Intended for healthcare professionals

Research Article

Joint and limb symptoms in children after immunisation with measles, mumps, and rubella vaccine.

British Medical Journal 1992; 304 doi: (Published 25 April 1992) Cite this as: British Medical Journal 1992;304:1075
  1. C. M. Benjamin,
  2. G. C. Chew,
  3. A. J. Silman
  1. Arthritis and Rheumatism Council Epidemiology Research Unit, University of Manchester.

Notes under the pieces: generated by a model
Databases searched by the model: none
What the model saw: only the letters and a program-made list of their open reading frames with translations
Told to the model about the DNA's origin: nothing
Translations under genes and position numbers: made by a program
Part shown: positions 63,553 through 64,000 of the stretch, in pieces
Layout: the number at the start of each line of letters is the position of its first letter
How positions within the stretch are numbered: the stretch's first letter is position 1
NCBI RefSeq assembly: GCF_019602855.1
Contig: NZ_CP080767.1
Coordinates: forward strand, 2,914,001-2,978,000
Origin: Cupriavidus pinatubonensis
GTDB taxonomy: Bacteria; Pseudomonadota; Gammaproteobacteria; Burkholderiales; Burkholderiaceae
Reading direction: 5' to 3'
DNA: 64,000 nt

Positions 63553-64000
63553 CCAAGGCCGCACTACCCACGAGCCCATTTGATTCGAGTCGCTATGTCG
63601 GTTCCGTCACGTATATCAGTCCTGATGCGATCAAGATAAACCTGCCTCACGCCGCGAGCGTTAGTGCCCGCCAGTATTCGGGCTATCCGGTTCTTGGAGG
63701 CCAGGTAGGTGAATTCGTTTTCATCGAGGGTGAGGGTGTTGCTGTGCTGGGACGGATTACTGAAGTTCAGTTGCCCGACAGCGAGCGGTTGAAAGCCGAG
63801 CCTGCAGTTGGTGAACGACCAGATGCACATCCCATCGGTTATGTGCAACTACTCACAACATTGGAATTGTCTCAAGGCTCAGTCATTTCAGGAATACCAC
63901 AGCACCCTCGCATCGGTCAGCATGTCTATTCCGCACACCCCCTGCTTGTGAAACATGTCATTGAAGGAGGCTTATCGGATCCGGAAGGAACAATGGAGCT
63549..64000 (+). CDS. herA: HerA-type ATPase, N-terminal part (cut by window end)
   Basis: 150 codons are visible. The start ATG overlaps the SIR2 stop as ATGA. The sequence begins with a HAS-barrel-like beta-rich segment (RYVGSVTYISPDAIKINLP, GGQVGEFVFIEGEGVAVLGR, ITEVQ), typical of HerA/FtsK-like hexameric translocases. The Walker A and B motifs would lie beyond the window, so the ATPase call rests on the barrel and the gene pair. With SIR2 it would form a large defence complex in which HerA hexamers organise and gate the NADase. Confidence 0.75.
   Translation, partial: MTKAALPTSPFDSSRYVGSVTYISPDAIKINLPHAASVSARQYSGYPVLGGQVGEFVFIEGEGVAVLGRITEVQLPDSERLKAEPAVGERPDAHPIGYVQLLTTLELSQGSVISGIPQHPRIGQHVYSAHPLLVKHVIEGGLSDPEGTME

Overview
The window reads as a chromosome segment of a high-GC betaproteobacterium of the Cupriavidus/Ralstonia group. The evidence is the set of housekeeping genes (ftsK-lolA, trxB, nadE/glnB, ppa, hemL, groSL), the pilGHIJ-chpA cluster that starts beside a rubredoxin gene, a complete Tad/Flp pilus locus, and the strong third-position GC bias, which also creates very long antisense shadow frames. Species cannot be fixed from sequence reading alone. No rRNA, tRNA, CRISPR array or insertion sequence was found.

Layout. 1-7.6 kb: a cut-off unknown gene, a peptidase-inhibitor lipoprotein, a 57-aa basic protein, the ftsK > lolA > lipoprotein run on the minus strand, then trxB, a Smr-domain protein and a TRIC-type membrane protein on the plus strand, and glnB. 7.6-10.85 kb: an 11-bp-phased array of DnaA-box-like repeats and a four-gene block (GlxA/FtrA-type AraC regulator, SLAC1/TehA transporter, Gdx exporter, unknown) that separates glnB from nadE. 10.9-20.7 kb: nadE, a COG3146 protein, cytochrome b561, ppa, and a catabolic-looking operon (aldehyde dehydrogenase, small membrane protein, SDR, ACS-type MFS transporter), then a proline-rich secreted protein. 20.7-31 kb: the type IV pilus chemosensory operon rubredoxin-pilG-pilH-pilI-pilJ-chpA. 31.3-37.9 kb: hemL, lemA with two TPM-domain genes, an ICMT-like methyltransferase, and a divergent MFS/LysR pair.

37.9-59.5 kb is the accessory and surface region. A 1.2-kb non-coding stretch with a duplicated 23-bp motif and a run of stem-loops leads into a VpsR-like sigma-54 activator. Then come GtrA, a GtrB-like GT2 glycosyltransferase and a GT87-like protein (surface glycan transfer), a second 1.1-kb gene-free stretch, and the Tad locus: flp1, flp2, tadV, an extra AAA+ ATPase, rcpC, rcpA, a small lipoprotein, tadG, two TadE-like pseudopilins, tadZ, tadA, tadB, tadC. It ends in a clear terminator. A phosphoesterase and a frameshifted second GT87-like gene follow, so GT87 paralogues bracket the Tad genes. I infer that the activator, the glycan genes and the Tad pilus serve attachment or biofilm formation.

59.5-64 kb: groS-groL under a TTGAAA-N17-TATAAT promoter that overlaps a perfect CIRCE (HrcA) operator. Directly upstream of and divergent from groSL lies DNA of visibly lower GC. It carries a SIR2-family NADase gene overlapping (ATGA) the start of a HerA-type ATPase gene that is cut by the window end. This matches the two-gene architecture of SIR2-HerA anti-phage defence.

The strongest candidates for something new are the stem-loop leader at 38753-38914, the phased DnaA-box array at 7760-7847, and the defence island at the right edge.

OBJECTIVE--To assess whether the combined measles, mumps, and rubella vaccine increases the incidence of joint and limb symptoms in young children. DESIGN--Comparison of six week recalled incidence of symptoms in two groups of children: children who had been immunised at the start of the six weeks, and children eligible for immunisation but who had not received it. SETTING--South Manchester Health Authority. SUBJECTS--2658 children immunised during July 1989-February 1990 and 2359 not yet immunised. Questionnaires were returned for 1846 immunised children and 1075 not immunised. MAIN OUTCOME MEASURE--Recalled rate of joint and limb episodes determined by postal questionnaire and later by clinical follow up. RESULTS--Compared with non-immunised children the immunised group had an increased incidence of new episodes (relative risk 1.6 (95% confidence interval (1.2 to 2.1)) and first ever episodes, though this was not significant (1.7 (0.3 to 3.5)). The risk of first episodes was increased in girls (3.5 (1.1 to 12.2)) but not in boys (1.0 (0.4 to 2.6)). Similarly, an increased risk was seen in children aged under 5 (12.0 (1.6 to 92.3)) but not in older children (0.7 (0.3 to 1.5)). Most episodes were mild and self limiting, but three immunised children required hospital referral. CONCLUSION--Measles, mumps, and rubella vaccine is associated with an increased risk of episodes of joint and limb symptoms, especially in girls and children under 5. The risk of frank arthritis is substantially less than after wild rubella infection.